Honolulu is a patch-painted city. Everywhere you go, on the highway overpasses, retaining walls, bridges and utility boxes, there are sections of mismatched paint put there to cover up some unreadable scrawl of graffiti.
There are too many of these patches to count. After a while it’s as though people’s eyes get used to all the visual noise and no longer see it. Maybe they choose to ignore it.
There’s a lot more to try to ignore lately.
One man whose property fell victim to the vandalism took it upon himself to start documenting the fresh blight and keep a tally. He took pictures around his neighborhood when he walked his dog and then kept going, driving around Honolulu to take stock of the damage and take photos of the same tag, the vandal’s signature, appearing again and again all over town.
So far, he has counted 87 of these same tags from Sandy Beach to Nuuanu in just the last several months.
“It’s like there are raids everywhere,” he said. “Like locusts descended on the city.”
He didn’t want his name in a newspaper article for fear of retaliation. He already spent $200 on paint and painting supplies to cover up the damage on his property.
“That’s a lot of money for the average person right now,” he said.
The photos he has taken show the letters “SLOBR” or “SLOBER” spray-painted on walls along Kalanianaole Highway, on schools, on park facilities, work trucks, bridges and businesses. Some of the vandalism is signed with the words “COVID 5 gang.” Some include taunts to the community, like “haha” and the time that the vandals were there.
The victim doesn’t think it’s a bunch of kids out of school with time on their hands. He believes the responsible party is a young man in his 20s aided by his group of friends.
“I don’t think it’s middle school kids writing their names on the bathroom walls,” he said. Neither does he think it’s a professional making an artistic statement.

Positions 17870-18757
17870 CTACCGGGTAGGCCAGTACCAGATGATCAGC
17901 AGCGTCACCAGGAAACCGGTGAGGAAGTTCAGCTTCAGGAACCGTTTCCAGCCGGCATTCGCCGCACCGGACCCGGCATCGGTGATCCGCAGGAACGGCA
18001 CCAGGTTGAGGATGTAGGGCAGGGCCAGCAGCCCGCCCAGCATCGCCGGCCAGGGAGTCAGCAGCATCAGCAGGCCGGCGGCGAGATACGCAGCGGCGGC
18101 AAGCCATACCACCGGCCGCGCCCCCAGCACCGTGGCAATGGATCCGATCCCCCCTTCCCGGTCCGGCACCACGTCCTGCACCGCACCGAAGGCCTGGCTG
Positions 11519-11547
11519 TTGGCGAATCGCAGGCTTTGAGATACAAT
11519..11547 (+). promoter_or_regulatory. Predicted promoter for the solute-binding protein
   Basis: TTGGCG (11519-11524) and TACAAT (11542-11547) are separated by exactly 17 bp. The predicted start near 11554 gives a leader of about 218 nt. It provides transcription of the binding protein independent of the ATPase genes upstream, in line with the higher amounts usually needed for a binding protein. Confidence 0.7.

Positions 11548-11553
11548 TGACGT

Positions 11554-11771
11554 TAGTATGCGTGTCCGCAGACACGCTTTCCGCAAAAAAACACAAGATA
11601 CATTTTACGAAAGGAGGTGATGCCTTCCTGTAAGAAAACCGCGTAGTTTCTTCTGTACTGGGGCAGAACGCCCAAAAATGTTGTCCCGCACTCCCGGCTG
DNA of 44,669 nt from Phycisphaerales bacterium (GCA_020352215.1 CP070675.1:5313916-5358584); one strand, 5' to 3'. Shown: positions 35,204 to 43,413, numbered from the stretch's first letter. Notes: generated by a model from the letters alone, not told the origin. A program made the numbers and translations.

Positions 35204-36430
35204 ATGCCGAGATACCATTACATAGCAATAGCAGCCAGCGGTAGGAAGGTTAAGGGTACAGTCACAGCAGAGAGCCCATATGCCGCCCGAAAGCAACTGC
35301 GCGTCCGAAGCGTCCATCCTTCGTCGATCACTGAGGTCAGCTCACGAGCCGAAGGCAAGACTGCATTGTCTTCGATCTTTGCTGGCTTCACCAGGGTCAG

“This is nothing like what you see on the murals in Kakaako. It’s really ugly.”
He has given his suspect’s name to the police and says the person was questioned but denied involvement.
Honolulu City Councilman Tommy Waters, who represents East Honolulu, said his office is aware of the situation and has also been in contact with HPD to ensure a full investigation is being conducted.
“All of these actions demonstrate a complete lack of aloha by diverting city resources away from local families that need them most right now,” Waters said in an email.
The HPD crime map shows that in the last six months, there have been an average of 200 reports of graffiti in the Honolulu area each month. During March and April the number of reported cases has gone up, not down, as you might expect with everybody in lockdown. In March there were 277 reports of graffiti in Honolulu. In April that number was 240.
So here’s where we are: Perhaps someone with security video will help catch those responsible. Perhaps someone will see them and get good photo evidence.
Perhaps someone will notice them buying a lot of paint.
Or perhaps it will just stop as we emerge from our hideouts and start looking around.
If you do spot new graffiti, you can call the city’s graffiti removal hotline at 723-3475 or call 911 to make a police report.